Bottles of hand sanitizer produced at Dixon’s Distilled Spirits in Guelph. The hand sanitizer is being distributed for free to local health care providers and frontline workers. Photo: Kenneth Armstrong/GuelphToday
As the initial shock starts to wear off regarding the COVID-19 crisis and life settles into a “new normal” of social distancing, working from home or not working at all, business closures, quarantine and other drastic but necessary measures, more energy is being devoted to making a positive contribution to lessening the impact of the virus. Governments in Canada and abroad have launched efforts to develop a COVID-19 vaccine, test the viability of existing medications to prevent or reduce the severity of the virus and find ways to stretch essential health care resources that are in short supply. Some creative Canadian doctors, for example, have found a way to “MacGyver” a ventilator so that it can be used for more than one patient at a time.
Businesses small and large are also stepping up to make a positive contribution. This past weekend the Ontario government issued a press release to encourage the business community to join the fight against Covid19, and set up a new website called Ontario Together to help businesses and their employees become involved. A key goal is to remove barriers to businesses to assist them to deploy existing capacity, where possible, to enable the production of essential equipment such as ventilators, masks, gloves and swabs. The website will permit companies to submit proposals and share creative solutions quickly. The auto parts industry has been closely involved in these efforts as they possess the type of manufacturing capability that could possibly be retooled to make needed supplies. And considering that Ontario has strong manufacturing and IT sectors, efforts undertaken here can also help other parts of Canada and elsewhere in the world. The Ontario Together website also contains a link to the federal government site which itemizes products and services the federal government is seeking to assist with its COVID-19 response.
Some businesses in other industries have come up with their own way to help the community cope. A number of companies in the liquor industry have begun making hand sanitizer to help offset the shortage of this product. Some manufacturers are looking into retooling their facilities to produce respirators. Some apparel manufacturers have been considering making masks and medical supply companies are moving to ramp up production to help cover off shortages. Online business networks have been changing their focus to adapt to a world where most people are working from home and personal contact is strictly limited. Much of this activity seems to be taking place on a pro bono basis, with businesses just looking to help out, not make money.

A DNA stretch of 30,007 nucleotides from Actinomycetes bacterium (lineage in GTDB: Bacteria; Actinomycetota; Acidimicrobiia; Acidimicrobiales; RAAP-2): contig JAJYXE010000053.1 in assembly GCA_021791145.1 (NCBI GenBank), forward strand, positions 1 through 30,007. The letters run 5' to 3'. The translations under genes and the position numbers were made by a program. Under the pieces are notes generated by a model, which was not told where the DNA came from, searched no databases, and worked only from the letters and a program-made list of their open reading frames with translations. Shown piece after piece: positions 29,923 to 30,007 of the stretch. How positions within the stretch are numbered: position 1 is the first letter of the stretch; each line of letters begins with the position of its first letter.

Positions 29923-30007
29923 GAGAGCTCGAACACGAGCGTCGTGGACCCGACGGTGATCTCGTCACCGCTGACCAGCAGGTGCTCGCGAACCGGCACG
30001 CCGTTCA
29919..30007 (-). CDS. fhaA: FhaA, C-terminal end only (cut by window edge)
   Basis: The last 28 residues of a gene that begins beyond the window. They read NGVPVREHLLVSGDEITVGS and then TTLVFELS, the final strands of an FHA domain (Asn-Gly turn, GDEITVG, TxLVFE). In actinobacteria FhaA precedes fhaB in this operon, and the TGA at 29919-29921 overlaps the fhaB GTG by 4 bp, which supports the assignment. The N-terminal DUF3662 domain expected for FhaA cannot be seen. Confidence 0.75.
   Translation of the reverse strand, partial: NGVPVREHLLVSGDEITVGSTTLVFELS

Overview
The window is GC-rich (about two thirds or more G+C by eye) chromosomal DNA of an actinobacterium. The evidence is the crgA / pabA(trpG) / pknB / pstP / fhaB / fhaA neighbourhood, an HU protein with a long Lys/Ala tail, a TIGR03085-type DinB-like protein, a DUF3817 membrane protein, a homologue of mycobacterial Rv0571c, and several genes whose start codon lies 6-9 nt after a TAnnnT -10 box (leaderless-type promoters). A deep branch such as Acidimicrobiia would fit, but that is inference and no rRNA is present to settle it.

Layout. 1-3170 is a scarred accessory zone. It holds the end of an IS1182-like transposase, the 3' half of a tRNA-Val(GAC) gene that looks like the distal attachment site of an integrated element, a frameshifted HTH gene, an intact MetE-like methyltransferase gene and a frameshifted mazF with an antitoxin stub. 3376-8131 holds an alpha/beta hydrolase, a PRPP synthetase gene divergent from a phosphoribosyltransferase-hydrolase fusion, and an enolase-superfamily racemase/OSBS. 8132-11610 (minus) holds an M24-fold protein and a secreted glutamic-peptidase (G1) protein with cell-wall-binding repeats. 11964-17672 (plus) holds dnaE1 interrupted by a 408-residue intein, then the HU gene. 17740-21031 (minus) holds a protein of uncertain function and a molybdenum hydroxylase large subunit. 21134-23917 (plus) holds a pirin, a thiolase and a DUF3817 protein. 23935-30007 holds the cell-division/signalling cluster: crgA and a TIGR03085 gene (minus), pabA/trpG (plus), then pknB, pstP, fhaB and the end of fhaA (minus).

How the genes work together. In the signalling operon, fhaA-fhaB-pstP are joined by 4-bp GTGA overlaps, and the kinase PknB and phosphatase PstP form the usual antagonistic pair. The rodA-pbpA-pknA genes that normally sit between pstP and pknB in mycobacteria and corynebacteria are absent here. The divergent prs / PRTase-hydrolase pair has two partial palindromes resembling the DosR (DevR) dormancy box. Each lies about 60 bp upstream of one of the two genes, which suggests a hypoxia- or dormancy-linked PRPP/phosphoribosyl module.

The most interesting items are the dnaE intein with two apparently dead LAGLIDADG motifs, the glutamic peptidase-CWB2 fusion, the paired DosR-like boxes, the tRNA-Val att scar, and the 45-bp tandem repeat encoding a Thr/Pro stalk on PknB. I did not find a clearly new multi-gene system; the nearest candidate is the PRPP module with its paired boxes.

For the past few weeks, governments have all been understandably scrambling to come up with effective policies to fight COVID-19 in an environment of constantly changing information. One of the problems that has emerged, despite the best of intentions, is that we have a patchwork quilt of measures across the country with the federal government and the various provinces doing different things. Businesses and others that need help or could make a contribution are confused about where to go to access existing programs or provide input. The concept behind Ontario Together is to provide a one-stop resource for such information and ideas, which is badly needed at present. It could serve as a model for other governments to set up their own counterpart website, linked to all other provinces, territories and the federal government to facilitate quick and easy access to all governments, the programs and services they are providing and products and services in demand.
Canada’s COVID-19 response is very much a moving target, and sources that can consolidate information, cut through confusion and bolster confidence at this challenging time are greatly needed. This new Ontario government website is a good step in the right direction.
Catherine Swift is currently President and CEO of Working Canadians (www.workingcanadians.ca. Prior to that, Catherine Swift had been with the Canadian Federation of Independent Business since September 1987, initially as Chief Economist. She became Chair in June 1999 after being named Chief Executive Officer in July 1997 and President in May of 1995. Her various responsibilities included coordinating policy issues at federal, provincial and municipal levels of government, representing CFIB with politicians, government, business, media and other groups.
Ms. Swift has worked with the federal government in Ottawa holding several positions with the Departments of Consumer and Corporate Affairs, Industry and Communications. Her areas of specialization included corporate and industrial analysis and international trade. Catherine Swift has a MA in Economics.
She has published numerous articles in journals, magazines and other media on such small business issues as free trade, finance, entrepreneurship and women small business owners. Ms. Swift is a Past President of the Empire Club of Canada, a former Director of the C.D. Howe Institute and past President of the International Small Business Congress. She was cited in 2003 and again in 2012 as one of the top 100 most powerful women in Canada by the Women’s Executive Network.